It’s an age-old debate that’s been brought up over and over again – what’s the difference between a tourist and a traveller?
The former evokes images of someone following a guide as a sheep follows the shepherd. From the comfort of an air-conditioned bus, they’re taken to all the major sights to get a tour in their native language. They’ve got a nice camera and yet no idea how to use it. They’re staying at a major chain hotel, and probably eating at a place with an English menu.
Meanwhile, the latter is thought of as a directionless wanderer. They scoff at tour groups and cram into chicken buses when it’s time to move on. You’ll find them sleeping on the floor of a local or in a hostel, sharing a room with fifteen snoring people.
Meals are had in the street on plastic stools, from vendors who don’t even have a menu. Everything they own is in a backpack, and it’s not even that full.
Just as most things in life, travel doesn’t have to be black and white. What if there was a way to find a delicate balance between the two? What’s wrong with being a traveller in a touristy place? Or a tourist in a backpacker haven?
The answer is – absolutely nothing!
Take it from someone who has done just that for the last few years. It’s actually a rather enjoyable experience. Allow me to shine some light on the subject.
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Tourist Places Exist For A Reason
Far too often, travellers skip out on places that are “too touristy.”
If I had a dollar for every time I heard a fellow backpacker begrudge a destination as such, I’d be able to book a trip to Disney World – the most touristy of places!
To go to Paris and skip out on the Eiffel Tower, visit Siem Reap but not make it to Angkor Wat, or pass over the Great Wall of China simply because they are popular with tourists is complete nonsense.
There’s a reason these places are touristy – they’re absolutely freaking incredible!
The same goes for destinations as a whole. Those who skip Bali simply because it’s the most popular spot in Indonesia are making a very ill-informed decision.
You know why Bali is constantly at the top of travel lists? Because it’s an insanely beautiful place with a vibrant culture and delicious food.
Did you know that Bangkok is now the most visited city in the world, having recently surpassed London? That doesn’t mean you should cut it from your Thailand itinerary – it means it’s a kick ass city with a lot to offer.
On the other side of the world, Puerto Vallarta is often derided as one of those places in Mexico that’s just far too touristy for the holier-than-thou traveller. It’s an old-school Mexican town with stunning mountains on one side and perfect beaches on the other. Yep – better skip it because lots of people are going there!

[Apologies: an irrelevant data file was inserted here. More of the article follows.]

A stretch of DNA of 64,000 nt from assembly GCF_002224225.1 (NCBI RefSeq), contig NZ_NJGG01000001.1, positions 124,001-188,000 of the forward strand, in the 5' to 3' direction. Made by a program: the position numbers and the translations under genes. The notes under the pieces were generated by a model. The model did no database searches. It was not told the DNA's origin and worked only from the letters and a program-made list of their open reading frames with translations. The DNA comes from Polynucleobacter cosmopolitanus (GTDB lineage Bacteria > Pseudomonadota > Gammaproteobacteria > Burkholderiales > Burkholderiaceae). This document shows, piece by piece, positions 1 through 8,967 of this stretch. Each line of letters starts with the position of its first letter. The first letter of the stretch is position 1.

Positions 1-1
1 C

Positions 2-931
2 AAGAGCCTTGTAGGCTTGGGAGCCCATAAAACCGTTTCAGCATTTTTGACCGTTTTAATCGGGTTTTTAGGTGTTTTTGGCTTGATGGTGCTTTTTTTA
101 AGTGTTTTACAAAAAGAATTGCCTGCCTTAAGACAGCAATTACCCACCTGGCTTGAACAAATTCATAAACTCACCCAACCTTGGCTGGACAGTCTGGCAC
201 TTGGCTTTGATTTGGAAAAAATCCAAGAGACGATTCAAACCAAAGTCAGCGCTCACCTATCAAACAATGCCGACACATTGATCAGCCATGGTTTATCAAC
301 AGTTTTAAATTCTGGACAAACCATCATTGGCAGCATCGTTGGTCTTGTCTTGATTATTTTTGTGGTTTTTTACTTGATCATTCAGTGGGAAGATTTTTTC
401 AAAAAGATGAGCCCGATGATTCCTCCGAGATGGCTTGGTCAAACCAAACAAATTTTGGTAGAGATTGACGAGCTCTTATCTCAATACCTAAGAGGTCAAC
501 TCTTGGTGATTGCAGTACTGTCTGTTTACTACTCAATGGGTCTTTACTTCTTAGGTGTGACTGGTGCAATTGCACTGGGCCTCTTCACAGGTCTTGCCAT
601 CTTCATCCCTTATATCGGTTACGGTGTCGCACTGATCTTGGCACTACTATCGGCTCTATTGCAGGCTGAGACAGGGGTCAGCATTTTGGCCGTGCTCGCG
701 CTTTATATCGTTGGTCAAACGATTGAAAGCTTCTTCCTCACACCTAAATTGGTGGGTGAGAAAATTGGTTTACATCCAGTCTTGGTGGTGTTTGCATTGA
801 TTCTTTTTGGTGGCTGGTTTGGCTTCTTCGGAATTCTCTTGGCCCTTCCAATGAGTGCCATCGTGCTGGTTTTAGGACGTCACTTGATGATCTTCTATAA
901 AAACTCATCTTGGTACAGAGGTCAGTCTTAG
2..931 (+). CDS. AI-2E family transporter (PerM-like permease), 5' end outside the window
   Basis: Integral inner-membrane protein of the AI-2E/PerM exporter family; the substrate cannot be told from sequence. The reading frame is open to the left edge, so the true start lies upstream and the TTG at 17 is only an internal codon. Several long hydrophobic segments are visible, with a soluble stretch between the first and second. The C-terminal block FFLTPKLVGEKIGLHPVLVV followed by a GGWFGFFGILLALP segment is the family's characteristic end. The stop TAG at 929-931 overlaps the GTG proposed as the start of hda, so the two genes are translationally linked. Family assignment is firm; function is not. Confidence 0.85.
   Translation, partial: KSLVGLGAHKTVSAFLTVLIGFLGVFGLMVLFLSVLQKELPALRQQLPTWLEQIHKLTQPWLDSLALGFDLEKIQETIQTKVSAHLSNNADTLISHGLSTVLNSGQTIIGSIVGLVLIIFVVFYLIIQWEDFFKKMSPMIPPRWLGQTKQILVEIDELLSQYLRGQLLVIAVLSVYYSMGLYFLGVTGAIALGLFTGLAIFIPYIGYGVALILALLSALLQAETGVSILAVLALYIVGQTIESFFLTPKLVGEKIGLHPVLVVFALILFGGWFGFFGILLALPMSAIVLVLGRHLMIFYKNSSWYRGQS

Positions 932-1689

Once you can get over the fact that you’ll be sharing these amazing spots with other people, it’s easy to find a way to escape them.
How To Escape The “Tourist Zone”
Did you know that it’s possible to camp on the Great Wall at a remote section, where you won’t see another soul for miles and miles?
Or that you can get lost at Angkor and end up eating fresh fruit while village kids play with monkeys and dogs?
I can say from experience that both are possible. I’ve never been to Paris, but I imagine you can craft a unique visit to the famed tower if you’re motivated enough.
The south of Bali is indeed full of binge-drinking holiday makers, but it doesn’t take much to find yourself lost amongst terraced rice fields. In under an hour, you can go from bumping beach club to remote village temple.
If you can get off Khao San Road in Bangkok, it won’t take long for you to wind up eating the best Pad Thai you’ve ever had in a restaurant free of buckets and crappy American pop music.
While you’ll find Señor Frogs and Starbucks in Puerto Vallarta, you can also feast on pastor tacos that are out of this world while sipping a spicy michelada in a local ‘hood just a short bus ride away.
Put forth a little effort and you’ll be surprised at just how easy it is to escape from the “tourist zone.” Let’s look at a few ways you can do this and get a more authentic experience, even in the most touristy of places.
Stay Longer, and Stay Local
When you breeze through a place in a couple of days and stay in a big-name hotel downtown, don’t be surprised if you feel (and are treated) as a tourist. People will speak English to you, there will be burgers on the menu, and taxis will be waiting right outside your door at an inflated price.
If you want to get that traveller experience in a touristy place, consider staying for a week or more. It’s hard enough to find your way around a resort in three days, let alone a city or an entire island.
Rather than book that room at the Holiday Inn, why not check out AirBnB or Couchsurfing? As soon as you’re in a local part of town, people will look at you differently.